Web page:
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Sparks fly when Chris Kluwe meets Gamergate on Reddit
The former NFL-punter met Gamergate on its own turf.
Earlier this week, former NFL punter Chris Kluwe scored his biggest goal yet when he used his lifelong hardcore gamer status to unleash the ultimate profanity-filled, insult-laden smackdown against the proponents of Gamergate. But he followed it up with the perfect field goal—the AMA he did Thursday on a noted Gamergate hangout on Reddit.
In the Medium post, modestly titled “Why #Gamergaters Piss Me The F*** Off,” Kluwe referred to Gamergate proponents as “paint-huffing shitgoblins” and “slopebrowed weaseldicks with zero reading comprehension skills and even less critical thinking skills” who “generally proved why the Internet needs to be burned to the ground and the ashes salted.” His manifesto came a week after gaming critic Anita Sarkeesian was threatened with a mass school shooting in Utah, an event which precipitated the #StopGamergate2014 hashtag. In the wake of the widespread public outrage on behalf of Sarkeesian and against Gamergate, Sam Biddle of Valleywag tweeted an ironic “bring back bullying” in regard to silencing the proponents of Gamergate once and for all.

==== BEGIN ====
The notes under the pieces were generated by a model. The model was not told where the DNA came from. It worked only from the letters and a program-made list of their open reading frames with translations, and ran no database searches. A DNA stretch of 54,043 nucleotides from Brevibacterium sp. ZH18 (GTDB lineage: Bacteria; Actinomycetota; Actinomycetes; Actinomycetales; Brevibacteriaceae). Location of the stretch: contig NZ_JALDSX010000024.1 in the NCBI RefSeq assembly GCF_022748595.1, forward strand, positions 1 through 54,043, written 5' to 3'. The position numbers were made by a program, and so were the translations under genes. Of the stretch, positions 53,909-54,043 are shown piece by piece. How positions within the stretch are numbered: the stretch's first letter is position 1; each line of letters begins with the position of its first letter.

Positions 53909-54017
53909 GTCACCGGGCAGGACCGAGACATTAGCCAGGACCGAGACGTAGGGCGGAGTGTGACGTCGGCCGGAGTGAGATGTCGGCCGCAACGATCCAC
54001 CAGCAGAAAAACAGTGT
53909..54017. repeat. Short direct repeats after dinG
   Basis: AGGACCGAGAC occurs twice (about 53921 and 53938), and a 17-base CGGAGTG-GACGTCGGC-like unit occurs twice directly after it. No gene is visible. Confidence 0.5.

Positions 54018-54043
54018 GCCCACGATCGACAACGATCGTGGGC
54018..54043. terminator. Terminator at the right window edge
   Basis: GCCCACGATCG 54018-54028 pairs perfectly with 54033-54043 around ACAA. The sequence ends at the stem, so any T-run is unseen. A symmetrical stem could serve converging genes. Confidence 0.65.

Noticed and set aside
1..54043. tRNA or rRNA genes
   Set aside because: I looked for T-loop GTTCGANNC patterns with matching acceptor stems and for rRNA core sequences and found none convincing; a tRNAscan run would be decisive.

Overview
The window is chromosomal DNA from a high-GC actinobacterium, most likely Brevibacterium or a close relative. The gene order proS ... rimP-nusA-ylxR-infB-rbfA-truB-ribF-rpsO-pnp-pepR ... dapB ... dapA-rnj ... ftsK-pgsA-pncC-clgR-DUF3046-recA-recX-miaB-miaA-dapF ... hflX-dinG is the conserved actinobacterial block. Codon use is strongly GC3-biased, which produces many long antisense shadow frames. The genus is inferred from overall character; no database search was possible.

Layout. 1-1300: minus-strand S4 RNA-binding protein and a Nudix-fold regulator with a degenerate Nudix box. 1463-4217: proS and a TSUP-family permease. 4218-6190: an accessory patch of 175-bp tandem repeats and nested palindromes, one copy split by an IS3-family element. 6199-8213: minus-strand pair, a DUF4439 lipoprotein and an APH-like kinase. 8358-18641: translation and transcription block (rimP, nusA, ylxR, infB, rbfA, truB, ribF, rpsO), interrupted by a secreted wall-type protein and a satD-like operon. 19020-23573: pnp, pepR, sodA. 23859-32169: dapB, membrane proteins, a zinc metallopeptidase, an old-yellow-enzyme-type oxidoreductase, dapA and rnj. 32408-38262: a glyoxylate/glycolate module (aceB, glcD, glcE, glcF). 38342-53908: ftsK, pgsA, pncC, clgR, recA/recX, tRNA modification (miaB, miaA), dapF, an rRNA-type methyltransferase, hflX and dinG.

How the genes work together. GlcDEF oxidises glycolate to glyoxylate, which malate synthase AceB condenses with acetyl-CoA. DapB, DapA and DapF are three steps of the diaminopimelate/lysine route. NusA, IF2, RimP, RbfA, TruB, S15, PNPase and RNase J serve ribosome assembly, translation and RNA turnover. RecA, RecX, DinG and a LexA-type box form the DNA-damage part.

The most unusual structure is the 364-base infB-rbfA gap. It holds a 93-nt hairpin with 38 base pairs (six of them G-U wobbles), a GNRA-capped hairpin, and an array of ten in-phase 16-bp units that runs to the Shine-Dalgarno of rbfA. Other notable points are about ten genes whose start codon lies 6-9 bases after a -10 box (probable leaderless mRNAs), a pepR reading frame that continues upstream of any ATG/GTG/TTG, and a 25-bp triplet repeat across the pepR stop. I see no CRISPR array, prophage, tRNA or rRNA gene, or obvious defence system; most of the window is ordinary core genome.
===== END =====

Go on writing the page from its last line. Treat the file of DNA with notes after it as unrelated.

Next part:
Kluwe’s rant seemed to be a tongue-in-cheek attempt to do just that. It was an instant hit, and seemed to signal, finally, Gamergate’s effective demise after three long months of harassment of women online and off.
But then something unexpected happened: By way of protesting Biddle’s tweets, Gamergate proponents convinced Adobe to pull advertising from Gawker, a repeat of a similar strategy they pulled with Intel and Gamasutra earlier in the month. Wednesday, Gawker Media, facing a loss of ad revenue, issued a rare apology to the Gamergate community for Biddle’s tweet. Leaked internal emails from the company also showed Gawker founder Nick Denton encouraging staff to dial back the Gamergate criticism on their own social media accounts.
Gawker editor Max Read promptly responded to the apology with a caustic criticism of his own company, stating that “[Biddle], and later I, made the tactical mistake of publicly treating Gamergate with the contempt and flippancy that it deserves.” But with Adobe standing beside its decision not to renew advertising on Gawker, Gamergate proponents celebrated: They were back in business and winning the culture war once more.